Just two days after the Sept. 11, 2001, terrorist attacks spewed a colossal plume of dust, smoke and soot into the atmosphere, U.S. EPA began reassuring Lower Manhattan residents and first responders about air quality.
Within a week, then-EPA Administrator Christine Todd Whitman said her agency's air monitoring showed the "public in these areas are not being exposed to excessive levels of asbestos or other harmful substances."
"Given the scope of the tragedy from last week," Whitman said in a statement, "I am glad to reassure the people of New York and Washington, D.C., that their air is safe to breathe and their water is safe to drink."
That turned out not to be the case. Ensuing investigations -- including a damning 2003 report by EPA's inspector general -- found that the agency did not have the necessary data to conclude the air was safe and that the White House improperly influenced EPA's public statements in order to promote a reassuring tone.
The remarks contributed to the ongoing controversy surrounding the toxic substances first responders and civilians inhaled and the health effects of that exposure.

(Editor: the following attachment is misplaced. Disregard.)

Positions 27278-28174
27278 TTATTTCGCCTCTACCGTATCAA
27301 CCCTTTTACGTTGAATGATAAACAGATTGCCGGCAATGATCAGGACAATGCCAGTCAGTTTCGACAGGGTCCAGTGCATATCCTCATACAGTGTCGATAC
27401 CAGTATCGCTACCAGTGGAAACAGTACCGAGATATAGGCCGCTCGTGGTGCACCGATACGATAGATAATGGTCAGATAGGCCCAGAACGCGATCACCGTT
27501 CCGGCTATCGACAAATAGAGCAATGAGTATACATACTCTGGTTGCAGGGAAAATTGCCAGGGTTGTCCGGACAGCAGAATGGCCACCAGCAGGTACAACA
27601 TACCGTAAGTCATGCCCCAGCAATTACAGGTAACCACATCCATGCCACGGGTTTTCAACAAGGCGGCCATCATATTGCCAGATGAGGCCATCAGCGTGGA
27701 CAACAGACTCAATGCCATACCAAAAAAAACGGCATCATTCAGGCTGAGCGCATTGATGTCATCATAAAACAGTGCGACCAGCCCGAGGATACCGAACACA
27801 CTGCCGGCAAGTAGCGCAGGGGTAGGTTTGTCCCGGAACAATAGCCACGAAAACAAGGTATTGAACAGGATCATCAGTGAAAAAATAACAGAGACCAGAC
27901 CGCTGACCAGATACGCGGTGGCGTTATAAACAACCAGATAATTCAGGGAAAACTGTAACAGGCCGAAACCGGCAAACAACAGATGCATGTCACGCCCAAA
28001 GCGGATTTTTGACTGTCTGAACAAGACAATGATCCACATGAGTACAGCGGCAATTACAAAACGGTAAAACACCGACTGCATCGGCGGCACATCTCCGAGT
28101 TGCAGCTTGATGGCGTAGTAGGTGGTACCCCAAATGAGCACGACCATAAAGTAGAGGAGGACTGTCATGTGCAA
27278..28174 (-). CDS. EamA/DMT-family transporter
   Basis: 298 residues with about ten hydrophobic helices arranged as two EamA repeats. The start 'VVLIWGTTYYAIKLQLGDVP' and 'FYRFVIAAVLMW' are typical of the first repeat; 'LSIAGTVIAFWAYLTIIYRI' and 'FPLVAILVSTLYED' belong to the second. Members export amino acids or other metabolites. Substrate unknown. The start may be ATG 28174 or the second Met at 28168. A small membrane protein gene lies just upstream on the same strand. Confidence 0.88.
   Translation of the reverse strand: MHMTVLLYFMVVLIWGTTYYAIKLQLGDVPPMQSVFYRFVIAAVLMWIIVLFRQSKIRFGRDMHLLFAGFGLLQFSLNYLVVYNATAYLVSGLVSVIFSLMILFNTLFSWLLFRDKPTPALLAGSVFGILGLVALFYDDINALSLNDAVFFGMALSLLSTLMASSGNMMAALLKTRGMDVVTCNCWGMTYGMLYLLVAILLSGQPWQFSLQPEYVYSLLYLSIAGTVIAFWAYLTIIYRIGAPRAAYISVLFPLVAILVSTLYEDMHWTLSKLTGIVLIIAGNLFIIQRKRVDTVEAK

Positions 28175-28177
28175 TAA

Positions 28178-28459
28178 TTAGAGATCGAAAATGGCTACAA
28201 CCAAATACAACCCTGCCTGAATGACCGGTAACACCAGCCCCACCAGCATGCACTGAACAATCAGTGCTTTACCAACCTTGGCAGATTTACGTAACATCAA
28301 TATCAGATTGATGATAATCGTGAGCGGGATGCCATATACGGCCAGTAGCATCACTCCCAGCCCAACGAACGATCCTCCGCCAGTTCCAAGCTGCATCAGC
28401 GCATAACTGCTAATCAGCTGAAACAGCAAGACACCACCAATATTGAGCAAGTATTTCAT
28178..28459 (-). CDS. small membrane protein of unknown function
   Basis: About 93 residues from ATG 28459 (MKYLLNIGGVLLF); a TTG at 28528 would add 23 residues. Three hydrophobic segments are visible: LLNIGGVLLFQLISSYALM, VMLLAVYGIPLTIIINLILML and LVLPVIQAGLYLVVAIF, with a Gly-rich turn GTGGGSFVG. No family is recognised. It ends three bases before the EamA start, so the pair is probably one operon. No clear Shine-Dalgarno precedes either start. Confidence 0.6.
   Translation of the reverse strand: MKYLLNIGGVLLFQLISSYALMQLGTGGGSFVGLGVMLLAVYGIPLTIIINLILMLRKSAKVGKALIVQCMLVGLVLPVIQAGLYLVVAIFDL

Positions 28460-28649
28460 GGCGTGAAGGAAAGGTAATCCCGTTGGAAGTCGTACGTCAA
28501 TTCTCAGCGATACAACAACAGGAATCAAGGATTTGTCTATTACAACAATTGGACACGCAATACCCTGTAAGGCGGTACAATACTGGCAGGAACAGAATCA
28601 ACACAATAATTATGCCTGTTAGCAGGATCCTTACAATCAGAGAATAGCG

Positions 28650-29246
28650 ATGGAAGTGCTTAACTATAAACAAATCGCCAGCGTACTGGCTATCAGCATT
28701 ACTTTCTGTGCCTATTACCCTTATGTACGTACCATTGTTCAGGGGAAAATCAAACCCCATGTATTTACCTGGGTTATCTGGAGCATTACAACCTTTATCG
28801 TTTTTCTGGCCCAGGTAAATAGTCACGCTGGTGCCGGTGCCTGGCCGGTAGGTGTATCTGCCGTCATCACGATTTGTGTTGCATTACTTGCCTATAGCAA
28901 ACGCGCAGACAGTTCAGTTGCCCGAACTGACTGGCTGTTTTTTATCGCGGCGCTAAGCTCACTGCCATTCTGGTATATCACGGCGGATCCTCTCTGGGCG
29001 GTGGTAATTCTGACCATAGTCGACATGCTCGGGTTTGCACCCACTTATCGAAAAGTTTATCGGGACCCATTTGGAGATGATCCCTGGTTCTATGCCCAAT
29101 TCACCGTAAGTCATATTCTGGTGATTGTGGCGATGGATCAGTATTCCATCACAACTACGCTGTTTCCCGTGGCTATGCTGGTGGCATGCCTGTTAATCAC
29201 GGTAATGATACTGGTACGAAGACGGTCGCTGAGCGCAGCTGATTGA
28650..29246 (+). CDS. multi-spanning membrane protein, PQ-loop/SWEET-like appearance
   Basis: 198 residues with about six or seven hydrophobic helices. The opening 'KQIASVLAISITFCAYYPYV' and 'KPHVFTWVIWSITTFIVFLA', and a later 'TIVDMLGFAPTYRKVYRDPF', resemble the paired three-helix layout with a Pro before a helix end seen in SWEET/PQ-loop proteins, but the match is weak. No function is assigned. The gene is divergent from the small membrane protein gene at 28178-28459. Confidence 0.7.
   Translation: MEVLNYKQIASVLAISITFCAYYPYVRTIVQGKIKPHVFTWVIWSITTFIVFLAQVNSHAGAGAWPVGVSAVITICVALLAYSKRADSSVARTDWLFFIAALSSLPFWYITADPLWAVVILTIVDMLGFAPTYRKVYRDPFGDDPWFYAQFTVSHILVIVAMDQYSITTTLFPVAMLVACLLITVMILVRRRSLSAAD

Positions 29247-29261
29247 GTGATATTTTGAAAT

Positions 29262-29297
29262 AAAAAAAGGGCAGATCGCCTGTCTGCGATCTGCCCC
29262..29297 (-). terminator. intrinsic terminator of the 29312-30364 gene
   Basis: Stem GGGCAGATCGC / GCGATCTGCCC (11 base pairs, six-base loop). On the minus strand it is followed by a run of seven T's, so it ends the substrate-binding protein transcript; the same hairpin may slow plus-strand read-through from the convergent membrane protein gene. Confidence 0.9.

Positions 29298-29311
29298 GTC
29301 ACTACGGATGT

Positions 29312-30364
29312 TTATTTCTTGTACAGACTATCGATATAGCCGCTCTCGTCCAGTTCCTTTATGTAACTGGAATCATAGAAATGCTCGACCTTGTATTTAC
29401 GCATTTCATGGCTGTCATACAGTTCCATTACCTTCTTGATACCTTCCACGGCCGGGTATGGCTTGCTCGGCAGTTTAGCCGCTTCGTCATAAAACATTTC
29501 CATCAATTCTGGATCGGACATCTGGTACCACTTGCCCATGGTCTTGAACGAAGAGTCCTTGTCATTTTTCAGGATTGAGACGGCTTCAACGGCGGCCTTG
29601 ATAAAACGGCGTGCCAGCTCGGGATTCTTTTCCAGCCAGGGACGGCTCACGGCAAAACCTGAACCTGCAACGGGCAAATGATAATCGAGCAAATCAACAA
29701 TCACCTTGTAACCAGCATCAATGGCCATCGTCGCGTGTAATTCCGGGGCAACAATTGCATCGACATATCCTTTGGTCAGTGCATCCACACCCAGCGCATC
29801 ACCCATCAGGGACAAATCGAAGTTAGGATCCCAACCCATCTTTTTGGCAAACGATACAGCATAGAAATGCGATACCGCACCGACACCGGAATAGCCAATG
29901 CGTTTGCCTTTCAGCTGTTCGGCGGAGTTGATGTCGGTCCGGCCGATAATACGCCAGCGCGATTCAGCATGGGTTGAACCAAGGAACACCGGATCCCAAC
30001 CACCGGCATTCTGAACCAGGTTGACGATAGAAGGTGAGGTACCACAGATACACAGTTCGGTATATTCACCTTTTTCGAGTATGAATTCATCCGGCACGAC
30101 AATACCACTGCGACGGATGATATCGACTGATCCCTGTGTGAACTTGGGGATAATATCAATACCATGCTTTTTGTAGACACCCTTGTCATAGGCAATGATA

Ten years later, the 9/11 response remains a black eye for EPA. But the agency -- along with other regulators -- say they learned important lessons and if another large-scale disaster occurs, they are prepared. They point to new programs and guidance documents that, they say, would mitigate environmental risks posed to first responders and people who live near a disaster area.
Public health advocates and some lawmakers, however, see it differently. They say regulators have done little to compensate for their mistakes after the 9/11 attacks. And, moreover, they have little confidence the regulators won't make the same mistakes again.
"Had Christine Todd Whitman and the White House not lied about the safety of the air a lot of people would not be sick today," said New York Rep. Jerrold Nadler (D), who has led congressional efforts on the 9/11 air contamination.